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Synthesis/Regeneration 20   (Fall, 1999)

EU Scientific Experts Point to Human Health Risks from rBST Use

Ban Milk Products with Cow Growth Hormone

The Greens in the European Parliament — Press Release
(Brussels, April 16, 1999)

The Green Group is calling for all milk and dairy products produced from cows treated with the controversial genetically engineered growth hormone, bovine somatotropin (rBST, also called BGH), to be banned in the EU and for rBST to be taken off the market word-wide. The UN body Codex Alimentarius, which acts as food safety advisor to the WTO, is to discuss a report on rBST in Paris. Greens are calling on the European Union delegates to demand a complete withdrawal of all product approvals.

The use and sale of the rBST drug, produced by Monsanto and Eli Lilly, was originally banned in Member States in 1990. This ban expires at the end of 1999 but is likely to be extended in the light of clear evidence of serious adverse impacts on the welfare of the cow, notably increased foot problems, mastitis and injection site swellings. Repeated injections of the genetically modified hormone are given to boost milk yield artificially by up to 15 percent.

The Scientific Committee on Veterinary Measures relating to Public Health (SCVM) has now reported to the European Commission that there is a possible "association between circulating IGF-1 levels and an increased relative risk of breast and prostate cancer." Levels of Insulin-like Growth Factor 1 (IGF-1), which also occurs naturally in milk, are substantially increased in milk from rBST-treated cows.

Commenting on the findings, Hiltrud Breyer MEP (Germany) said "This confirms what we have said repeatedly over the last few years—this product of genetic engineering is potentially dangerous to humans as well as to animals. Not only should it not be used to inject dairy cows, but all milk and dairy products derived from rBST treatment must be taken off the market immediately. If ever there was a clear-cut case for applying the precautionary principle, this is it." rBST is licensed for use not only in the USA but also in several Eastern European countries and is actually produced in the EU for export. Mrs Breyer added "We have to tell our neighbors that we will not buy their dairy products whilst they continue to use rBST and we should stop exporting it around the world."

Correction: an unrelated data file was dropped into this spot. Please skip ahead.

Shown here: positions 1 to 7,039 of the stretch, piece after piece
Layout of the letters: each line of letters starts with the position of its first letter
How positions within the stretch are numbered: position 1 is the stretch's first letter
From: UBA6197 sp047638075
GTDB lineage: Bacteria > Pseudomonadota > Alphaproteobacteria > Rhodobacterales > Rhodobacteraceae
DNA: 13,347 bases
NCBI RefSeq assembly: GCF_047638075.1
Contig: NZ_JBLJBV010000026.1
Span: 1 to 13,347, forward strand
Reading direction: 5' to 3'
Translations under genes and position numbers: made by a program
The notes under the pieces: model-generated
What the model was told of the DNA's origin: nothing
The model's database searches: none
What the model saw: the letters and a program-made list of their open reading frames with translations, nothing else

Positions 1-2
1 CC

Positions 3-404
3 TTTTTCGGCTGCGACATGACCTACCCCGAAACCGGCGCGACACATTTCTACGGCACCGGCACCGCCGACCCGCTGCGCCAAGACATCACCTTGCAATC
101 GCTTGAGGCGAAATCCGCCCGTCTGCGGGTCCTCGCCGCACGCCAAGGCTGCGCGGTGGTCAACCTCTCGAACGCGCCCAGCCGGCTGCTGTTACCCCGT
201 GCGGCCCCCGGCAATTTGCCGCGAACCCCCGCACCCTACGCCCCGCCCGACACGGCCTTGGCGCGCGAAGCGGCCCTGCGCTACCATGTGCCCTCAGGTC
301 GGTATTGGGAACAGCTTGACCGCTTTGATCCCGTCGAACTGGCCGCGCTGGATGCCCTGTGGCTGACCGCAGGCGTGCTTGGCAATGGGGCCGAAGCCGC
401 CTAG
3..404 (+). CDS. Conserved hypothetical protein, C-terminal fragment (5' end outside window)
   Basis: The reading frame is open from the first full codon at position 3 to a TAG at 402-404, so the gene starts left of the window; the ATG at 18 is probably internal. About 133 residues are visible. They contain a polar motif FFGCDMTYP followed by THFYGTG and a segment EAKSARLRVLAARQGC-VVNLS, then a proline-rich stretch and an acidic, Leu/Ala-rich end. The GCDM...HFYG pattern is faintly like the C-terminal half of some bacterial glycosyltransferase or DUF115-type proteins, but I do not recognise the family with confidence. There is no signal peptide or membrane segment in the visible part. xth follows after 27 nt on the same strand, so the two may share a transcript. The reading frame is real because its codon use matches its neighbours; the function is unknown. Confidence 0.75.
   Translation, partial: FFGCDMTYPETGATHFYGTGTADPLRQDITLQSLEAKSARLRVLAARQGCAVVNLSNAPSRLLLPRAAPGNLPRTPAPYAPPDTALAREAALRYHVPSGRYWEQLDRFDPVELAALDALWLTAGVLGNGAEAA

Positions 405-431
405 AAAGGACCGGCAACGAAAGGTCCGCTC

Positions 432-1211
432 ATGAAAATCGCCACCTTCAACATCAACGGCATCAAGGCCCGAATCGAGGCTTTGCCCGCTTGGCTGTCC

Pointing to the international controversy on the safety question, Paul Lannoye, Belgian Green MEP, said "This is a product nobody wants and should be taken out of circulation immediately. Last year, the United Nations Joint Expert Committee on Food Additives (JECFA) recommended approval of this product but there is a strong suspicion of improper outside influence and selective use of scientific studies. The committee's report was apparently drafted by an ex-Monsanto employee and sensitive documents were leaked to the company before the final recommendation was made. It is time that this discredited decision-making process on food safety was brought under proper public scrutiny."

Gianni Tamino MEP (Italy) commented "The Codex decision-making process requires complete overhaul - the last study of the make-up of the advisory committee structure showed that proceedings were dominated by industry representatives either as members of their national delegations or as observers. I understand that this practice has not changed much since the Report was written."

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